Or to put all this another way:

Wake up and smell the humus Robin!

The nanothermite were in the WTC because someone put them there – and the most reasonable explanation as to why someone would put 10-100 tonnes of highly specialised explosive in three civilian buildings is 'to destroy them'.

Now we obviously don't who did it this, but your position of “Yes there were explosives in the building, but since we don't know who or why it is unreasonable to assume that the explosives had anything to do with the destruction of the WTC or were intended for any such purpose” demonstrates either a knowing obfuscation or a complete leave of your senses.

Wonderboy, let us agree that these three rates are low: 1) fraction of prime office space in rich nations destroyed in violent attacks, 2)
average percentage of such space used by organizations stockpiling advanced pyrotechnics onsite, 3) fraction of violent attacks on such places caused in secret by "friendlies", using secret method of destruction differing from the apparent one. If you have any data comparing these rates, and their intersections, I'm all ears.

It is not like Steven Jones is biased or anything.

I unpublished an 870 word comment by WonderboyInMonsterland, which was a long story with some allegorical moral. You are welcome to publish links to longer stories elsewhere, but that is too long for a tangential comment.

@Robin

"You are welcome to publish links to longer stories elsewhere, but that is too long for a tangential comment."

Thanks. For those interested, my long story with some allegorical moral can be found here.

Perhaps Robin you could post some guidelines on how long comments should be and the form you would like them to take?


@ Ben Phillips

re “The controlled demolition theory is not a rational theory to default to when the primary theory has holes.”

You base this conclusion on the following:
1.The unprecedented nature of the demolition.
2.The possibilty of something 'going wrong'
3.The difficulty in wiring the building and therefore the number of people needed to be involved in such a 'conspiracy'

What's interesting about this is that though have you set the 'controlled demoliton' theory up to a high evel of scrutiny (which is good, if one wishes to be rational) you have failed to apply this level of logic to the 'planes alone caused the building to collapse theory' (or, in your words, 'primary theory').

If we go through your points with reference to this 'planes only/primary theory':

1. Prior to 9/11 how many sky-scrapers had collapsed as a result of plane collision (WTC1&2) or localised fires (WTC7)? All these events were unprecedented yet you accept them.

2. You say:
“some of the explosives could have failed to go off the timing could have been off and the towers could have collapsed at a different rate than that predicted by our knowledge of physics, bad timing could have caused a part of the tower to fall sideways instead of vertically, etc”

Do you not find it odd that an uncontrolled event such as the impact of a plane into one side of a building, or the outbreak of fire in only a certain area, should have produced collapses that were vertical and (in the case of WTC) symmetrical?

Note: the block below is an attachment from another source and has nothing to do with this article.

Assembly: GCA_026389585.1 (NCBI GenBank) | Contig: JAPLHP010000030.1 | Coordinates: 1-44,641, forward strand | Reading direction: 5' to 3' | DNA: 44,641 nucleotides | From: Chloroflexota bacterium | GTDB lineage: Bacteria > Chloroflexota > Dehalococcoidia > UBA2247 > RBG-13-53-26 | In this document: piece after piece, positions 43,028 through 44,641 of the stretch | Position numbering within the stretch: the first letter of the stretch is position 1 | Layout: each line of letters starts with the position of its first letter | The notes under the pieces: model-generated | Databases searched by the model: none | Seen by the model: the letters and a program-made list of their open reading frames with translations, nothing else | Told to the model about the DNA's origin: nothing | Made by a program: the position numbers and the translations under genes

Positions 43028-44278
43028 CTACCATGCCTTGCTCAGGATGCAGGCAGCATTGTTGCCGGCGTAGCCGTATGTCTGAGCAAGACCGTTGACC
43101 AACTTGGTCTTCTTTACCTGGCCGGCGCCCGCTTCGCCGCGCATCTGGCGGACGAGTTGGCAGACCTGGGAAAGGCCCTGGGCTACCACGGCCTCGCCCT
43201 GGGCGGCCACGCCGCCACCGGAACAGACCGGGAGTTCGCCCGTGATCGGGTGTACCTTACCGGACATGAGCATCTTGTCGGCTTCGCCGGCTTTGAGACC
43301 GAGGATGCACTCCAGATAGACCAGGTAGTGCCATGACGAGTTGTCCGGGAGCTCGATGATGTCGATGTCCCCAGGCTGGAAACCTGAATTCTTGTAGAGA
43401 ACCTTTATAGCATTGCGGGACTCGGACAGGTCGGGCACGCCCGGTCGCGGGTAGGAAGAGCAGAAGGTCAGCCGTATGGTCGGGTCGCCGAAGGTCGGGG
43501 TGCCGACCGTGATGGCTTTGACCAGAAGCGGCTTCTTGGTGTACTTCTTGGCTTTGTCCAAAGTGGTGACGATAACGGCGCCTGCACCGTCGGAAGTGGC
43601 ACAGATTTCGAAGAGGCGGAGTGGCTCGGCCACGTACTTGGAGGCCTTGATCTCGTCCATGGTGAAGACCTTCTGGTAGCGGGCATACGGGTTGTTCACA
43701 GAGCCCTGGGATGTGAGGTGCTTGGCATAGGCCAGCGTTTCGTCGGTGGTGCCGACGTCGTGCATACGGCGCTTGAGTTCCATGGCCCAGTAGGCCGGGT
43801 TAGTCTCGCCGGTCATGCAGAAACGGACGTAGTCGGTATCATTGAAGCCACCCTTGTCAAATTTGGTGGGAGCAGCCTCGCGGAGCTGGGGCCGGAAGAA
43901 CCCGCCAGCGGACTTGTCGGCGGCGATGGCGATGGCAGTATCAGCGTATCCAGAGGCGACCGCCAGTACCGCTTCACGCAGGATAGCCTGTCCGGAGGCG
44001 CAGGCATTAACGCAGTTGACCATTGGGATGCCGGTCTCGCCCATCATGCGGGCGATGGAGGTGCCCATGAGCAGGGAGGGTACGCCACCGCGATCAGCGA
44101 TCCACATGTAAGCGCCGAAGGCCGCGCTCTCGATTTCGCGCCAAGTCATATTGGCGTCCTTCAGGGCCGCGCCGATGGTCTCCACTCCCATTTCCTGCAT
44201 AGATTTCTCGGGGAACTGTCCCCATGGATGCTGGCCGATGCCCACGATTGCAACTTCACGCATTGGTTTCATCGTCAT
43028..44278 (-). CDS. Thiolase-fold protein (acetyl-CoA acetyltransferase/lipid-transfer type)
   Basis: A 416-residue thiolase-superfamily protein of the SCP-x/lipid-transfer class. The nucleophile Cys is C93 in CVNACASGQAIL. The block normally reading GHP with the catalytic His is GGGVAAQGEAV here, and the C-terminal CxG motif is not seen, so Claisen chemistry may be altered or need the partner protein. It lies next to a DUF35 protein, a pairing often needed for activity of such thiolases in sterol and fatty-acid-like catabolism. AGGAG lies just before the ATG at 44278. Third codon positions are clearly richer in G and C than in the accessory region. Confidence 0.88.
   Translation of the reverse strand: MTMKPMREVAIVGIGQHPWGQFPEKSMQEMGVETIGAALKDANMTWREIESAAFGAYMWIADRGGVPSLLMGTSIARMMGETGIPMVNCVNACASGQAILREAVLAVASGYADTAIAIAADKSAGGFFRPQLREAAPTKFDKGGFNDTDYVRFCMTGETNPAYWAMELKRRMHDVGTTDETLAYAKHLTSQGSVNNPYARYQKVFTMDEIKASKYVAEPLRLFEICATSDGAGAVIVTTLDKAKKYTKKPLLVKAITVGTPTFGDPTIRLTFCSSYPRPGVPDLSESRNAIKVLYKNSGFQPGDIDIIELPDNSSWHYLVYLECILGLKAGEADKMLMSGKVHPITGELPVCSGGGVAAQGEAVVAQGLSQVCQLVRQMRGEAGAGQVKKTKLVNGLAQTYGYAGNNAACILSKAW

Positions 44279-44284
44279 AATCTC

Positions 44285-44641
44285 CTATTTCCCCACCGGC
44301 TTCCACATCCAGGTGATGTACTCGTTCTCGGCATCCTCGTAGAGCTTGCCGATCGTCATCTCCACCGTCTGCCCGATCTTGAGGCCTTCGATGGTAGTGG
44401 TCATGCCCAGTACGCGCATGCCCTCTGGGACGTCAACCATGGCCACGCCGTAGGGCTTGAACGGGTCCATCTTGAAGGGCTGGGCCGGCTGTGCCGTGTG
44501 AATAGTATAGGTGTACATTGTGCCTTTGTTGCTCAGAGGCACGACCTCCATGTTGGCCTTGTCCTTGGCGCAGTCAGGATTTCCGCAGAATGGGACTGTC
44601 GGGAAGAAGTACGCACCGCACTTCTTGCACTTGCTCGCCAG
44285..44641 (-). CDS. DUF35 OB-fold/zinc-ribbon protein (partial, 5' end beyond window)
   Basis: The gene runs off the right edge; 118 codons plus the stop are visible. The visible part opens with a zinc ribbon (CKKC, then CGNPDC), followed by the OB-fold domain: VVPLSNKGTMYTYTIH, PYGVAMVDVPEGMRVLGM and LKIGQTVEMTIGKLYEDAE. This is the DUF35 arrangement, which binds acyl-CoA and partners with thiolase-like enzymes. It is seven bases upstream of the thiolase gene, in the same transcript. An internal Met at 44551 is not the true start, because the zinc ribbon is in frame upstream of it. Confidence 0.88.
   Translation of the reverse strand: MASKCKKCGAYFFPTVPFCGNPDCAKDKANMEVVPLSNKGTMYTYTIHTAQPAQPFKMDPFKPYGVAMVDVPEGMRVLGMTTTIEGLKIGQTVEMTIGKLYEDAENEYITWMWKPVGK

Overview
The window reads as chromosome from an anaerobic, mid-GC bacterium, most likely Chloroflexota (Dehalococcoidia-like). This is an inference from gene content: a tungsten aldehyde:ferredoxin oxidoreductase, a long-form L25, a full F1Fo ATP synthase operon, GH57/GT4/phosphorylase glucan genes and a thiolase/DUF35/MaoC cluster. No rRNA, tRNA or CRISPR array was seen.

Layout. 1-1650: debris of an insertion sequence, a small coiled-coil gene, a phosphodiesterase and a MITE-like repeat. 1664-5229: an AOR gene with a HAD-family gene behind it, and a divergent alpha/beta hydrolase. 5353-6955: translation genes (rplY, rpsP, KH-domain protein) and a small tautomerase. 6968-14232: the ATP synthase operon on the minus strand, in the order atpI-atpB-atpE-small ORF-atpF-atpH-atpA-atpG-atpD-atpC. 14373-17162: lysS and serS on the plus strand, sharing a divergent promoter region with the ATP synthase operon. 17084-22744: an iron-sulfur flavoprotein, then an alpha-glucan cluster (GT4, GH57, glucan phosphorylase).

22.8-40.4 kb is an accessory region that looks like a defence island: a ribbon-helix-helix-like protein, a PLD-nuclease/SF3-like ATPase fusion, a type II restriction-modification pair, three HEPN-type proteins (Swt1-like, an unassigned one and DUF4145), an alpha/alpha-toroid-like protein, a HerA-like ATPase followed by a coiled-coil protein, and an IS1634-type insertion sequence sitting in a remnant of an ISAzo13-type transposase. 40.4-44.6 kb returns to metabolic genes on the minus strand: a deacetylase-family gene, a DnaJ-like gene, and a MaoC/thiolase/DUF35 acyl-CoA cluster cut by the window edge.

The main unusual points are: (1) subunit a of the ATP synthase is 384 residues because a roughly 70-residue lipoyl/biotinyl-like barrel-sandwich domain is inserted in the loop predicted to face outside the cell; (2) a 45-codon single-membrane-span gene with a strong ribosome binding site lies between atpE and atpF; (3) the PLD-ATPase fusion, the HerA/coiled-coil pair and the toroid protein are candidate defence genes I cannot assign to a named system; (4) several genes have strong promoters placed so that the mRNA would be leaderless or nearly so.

What you fail to acknowledge is that the towers did collapse “at a different rate than predicted by our knowledge of phyics” should one accept the “planes only hypothesis”. Without wishing to go too much into the details, you may want to consider:

- WTC7 collapsing at free-fall speed (a fact now acknowledged by NIST), symmetrically and into it's own footprint, implying that all its supporting columns were removed virtually simulteaously – incompatable with localised fires.(http://www.youtube.com/watch v=V0GHVEKrhng&feature=related)

- The uniform downward acceleration of the upper portion of WTC1 generating insufficient force to destroy the building beneath it, suggesting something else was needed to create the necessary energy. (http://www.youtube.com/watch?v=xG2y50Wyys4)

3. All we can do is speculate as to the number of people needed to rig the three buildings with explosives.

Not being a demolition expert I am not qualified to comment. All I can say is that Danny Jowenkwo (a Dutch demolition expert) is on the record as saying it would take 30-40 men to have wired WTC7 - but that was if they had been forced 9/11 after the collapse of the other towers (note. Jowenkwo was not implying anything machiavellian, simply if WTC7 had to be imploded for safety reasons). http://www.youtube.com/watch?v=k3DRhwRN06I&feature=related

In conclusion, I agree that the 'controlled demolition' hypothesis is currently weak. However, the only suggested alternative – the 'planes only hypothesis' - has been completely discredited: it fails to explain explain either the collapse sequences of the buildings, or the presence of nanothermites in the dust.

Infact the only things this 'official conspiracy theory' has going for it, are that it was the first theory to be offered, it is government-endorsed, and it has been parrotted unreflectively for the last eight years.

Personally, if forced to choose between a weak theory and an insane one, I'll take 'controlled demolition' every time.